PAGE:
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From war hero to iconic artist, South End remembers Ted Basrak

Ted Basrak stands outside the Whidbey Art Gallery in Langley where he spent the past 16 years showing his paintings. - Ron Roesler photo
Ted Basrak stands outside the Whidbey Art Gallery in Langley where he spent the past 16 years showing his paintings.
— image credit: Ron Roesler photo

If you have spent a good amount of time getting acquainted with the South End of Whidbey Island, chances are good that you’ve had an interesting conversation with Ted Basrak.

It was his love of people and zest for life that will be particularly missed, his friends and family said.

Theodore “Ted” Basrak, a beloved father, friend, artist and war hero, died Nov. 16 at his home in Clinton. A memorial service is planned for 1 p.m. Sunday, Dec. 7 at Freeland Hall.

Basrak was born July 18, 1922 in Sarajevo, Yugoslavia.

Having immigrated to the United States in 1949 from his home after World War II, Basrak eventually retired to Whidbey Island where he resided for 31 years. He became a painter, drawing inspiration from the the island’s landscape and its changing weather.

He became one of the first members of the cooperative group of artists at the Whidbey Art Gallery, formerly the Artists Cooperative Gallery, in Langley.

He was fond of his art studio and the respite it provided him, but also enjoyed the company of others.

Basrak was an avid storyteller with a colorful life full of riveting and incredible tales of fighting for the resistance during World War II. He received honors for saving 30 airmen after they crashed in Yugoslavia, in 1944.

His friend, Ron Roesler of Langley, heard Basrak talk extensively about his war experiences.

“He was in his early 20s when he fought for the Resistance. He was captured by the Germans twice and he escaped both times,” Roesler said.

“I don’t know how he escaped, but he was a pretty ingenious person. He was working for the Serbian underground. He ended up in Austria working for the underground there.”

Eventually, Basrak made it to the United States with the help of an infantry captain who wrote a letter of reference for Basrak, having been impressed by the young man calling him “already a true American in spirit and deed.”

It was in America where he met and married Dorothy Ellwanger, a girl whose parents were living on Whidbey Island.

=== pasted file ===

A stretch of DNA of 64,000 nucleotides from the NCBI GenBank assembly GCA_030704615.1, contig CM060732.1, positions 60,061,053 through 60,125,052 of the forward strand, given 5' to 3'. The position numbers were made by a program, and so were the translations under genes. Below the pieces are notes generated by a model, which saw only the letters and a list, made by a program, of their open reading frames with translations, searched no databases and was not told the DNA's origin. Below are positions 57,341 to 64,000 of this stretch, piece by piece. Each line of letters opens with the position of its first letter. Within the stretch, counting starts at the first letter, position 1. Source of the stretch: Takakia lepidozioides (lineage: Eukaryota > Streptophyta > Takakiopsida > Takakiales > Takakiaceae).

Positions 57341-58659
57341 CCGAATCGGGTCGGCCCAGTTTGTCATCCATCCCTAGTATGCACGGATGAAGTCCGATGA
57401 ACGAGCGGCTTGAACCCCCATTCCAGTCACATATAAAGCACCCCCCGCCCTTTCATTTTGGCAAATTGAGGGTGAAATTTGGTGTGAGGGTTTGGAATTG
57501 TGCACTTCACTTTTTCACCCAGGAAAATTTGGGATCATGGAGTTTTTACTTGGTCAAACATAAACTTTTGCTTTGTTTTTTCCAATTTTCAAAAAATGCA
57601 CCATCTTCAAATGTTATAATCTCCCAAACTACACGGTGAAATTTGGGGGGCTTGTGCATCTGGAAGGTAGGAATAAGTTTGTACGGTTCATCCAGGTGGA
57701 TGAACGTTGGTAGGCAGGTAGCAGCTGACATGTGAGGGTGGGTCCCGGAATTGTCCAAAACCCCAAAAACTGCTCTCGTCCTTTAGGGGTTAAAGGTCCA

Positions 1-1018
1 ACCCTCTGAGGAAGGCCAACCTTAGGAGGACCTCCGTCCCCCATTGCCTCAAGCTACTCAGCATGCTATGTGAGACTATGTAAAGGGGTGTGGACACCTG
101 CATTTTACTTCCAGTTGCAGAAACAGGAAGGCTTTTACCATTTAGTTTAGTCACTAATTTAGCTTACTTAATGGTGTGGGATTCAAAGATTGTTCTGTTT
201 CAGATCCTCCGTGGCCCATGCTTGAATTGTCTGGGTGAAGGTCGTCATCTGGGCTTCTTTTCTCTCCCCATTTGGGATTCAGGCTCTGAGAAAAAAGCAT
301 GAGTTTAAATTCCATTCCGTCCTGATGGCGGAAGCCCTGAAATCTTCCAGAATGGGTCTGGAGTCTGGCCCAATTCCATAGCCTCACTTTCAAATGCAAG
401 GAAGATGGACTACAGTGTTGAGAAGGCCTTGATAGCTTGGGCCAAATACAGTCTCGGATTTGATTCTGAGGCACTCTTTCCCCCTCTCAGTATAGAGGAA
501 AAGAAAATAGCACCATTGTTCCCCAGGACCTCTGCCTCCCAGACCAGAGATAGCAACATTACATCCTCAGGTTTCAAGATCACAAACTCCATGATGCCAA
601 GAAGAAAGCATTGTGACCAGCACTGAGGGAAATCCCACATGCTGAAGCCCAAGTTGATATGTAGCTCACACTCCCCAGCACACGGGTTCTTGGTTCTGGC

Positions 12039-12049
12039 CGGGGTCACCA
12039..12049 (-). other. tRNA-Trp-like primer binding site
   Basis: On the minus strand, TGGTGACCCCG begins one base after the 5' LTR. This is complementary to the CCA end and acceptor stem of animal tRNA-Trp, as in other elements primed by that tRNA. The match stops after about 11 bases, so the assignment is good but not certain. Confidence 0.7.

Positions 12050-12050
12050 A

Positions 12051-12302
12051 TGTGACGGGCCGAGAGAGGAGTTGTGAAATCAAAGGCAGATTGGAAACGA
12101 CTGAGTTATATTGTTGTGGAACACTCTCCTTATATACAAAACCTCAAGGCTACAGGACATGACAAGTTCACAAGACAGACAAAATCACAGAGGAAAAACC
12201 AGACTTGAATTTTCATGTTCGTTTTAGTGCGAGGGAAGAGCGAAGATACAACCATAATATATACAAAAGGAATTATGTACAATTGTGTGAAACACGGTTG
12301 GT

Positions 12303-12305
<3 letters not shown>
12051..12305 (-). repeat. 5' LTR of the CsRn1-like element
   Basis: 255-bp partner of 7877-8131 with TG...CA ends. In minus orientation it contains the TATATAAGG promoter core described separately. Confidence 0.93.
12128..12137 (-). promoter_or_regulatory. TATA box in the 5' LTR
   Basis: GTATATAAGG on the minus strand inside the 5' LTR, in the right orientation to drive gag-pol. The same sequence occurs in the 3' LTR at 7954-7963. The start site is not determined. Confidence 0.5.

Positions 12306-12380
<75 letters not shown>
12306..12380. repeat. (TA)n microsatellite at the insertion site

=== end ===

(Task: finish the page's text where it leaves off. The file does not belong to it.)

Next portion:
Basrak’s son, also named Ted, said his parents were married in the Lutheran Church in Clinton in 1951 and moved to Southern California, where Basrak owned a car dealership called Golden Crown Motors.

The couple moved to Whidbey Island in 1976 and he opened a repair shop in Clinton, also named Golden Crown Motors, where the conversations continued and Basrak came away with hundreds of friends by the time he retired in 1985. Then, it was time to paint.

“What stands out to me is his generosity for one,” his son said.

“I have this impression of just how open and approachable he was and how many friends he had. He was able to make friends so easily.”

Natalie Hahn has been one of those many friends of Basrak. She knew him for 16 years, with both of them showing their artwork at the cooperative from the time it was formed.

“I can’t say enough about this wonderful man,” Hahn said. “His work as an artist was full of passion and his involvement with the Artists Cooperative Gallery was showcased by his creative spirit.”

Basrak was fond of telling the romantic stories of meeting his now-deceased wife, whom he spoke of often with great affection.

“Just his story and love for his first wife Dorothy could bring a person to tears for joy in their heart,” she said.

“He has touched many lives with his kindness and loving personality. He will be greatly missed by many and truly was an icon of South Whidbey,” Hahn said.

Basrak traveled widely in Europe and South America, was fluent in several languages and revealed a passion for life and people, engaging in the stories of his fascinating life with the many friends who became endeared to him throughout his active life on the South End.

“He was a positive person and a very caring person,” Roesler said. “He had a tremendous heart and never said anything negative about anybody.”

Roesler respected Basrak, especially for what he did in the war, and together they had long conversations about deep and passionate topics.

“We talked about perspectives on living; on life. About who we are, how we got here, what our purpose is; discussions about God and metaphysical perspectives,” Roesler said.

“He was a fun guy. He was upbeat and always had something to say.”

Basrak leaves behind two sons and a daughter-in-law, six grandchildren and two great-grandchildren.

A potluck will follow the memorial. Jim Freeman will host the gathering, and anyone wishing to share, tell or read something in memory of Basrak is welcome.

A retrospective of Basrak’s paintings will be featured at the Whidbey Art Gallery through December.

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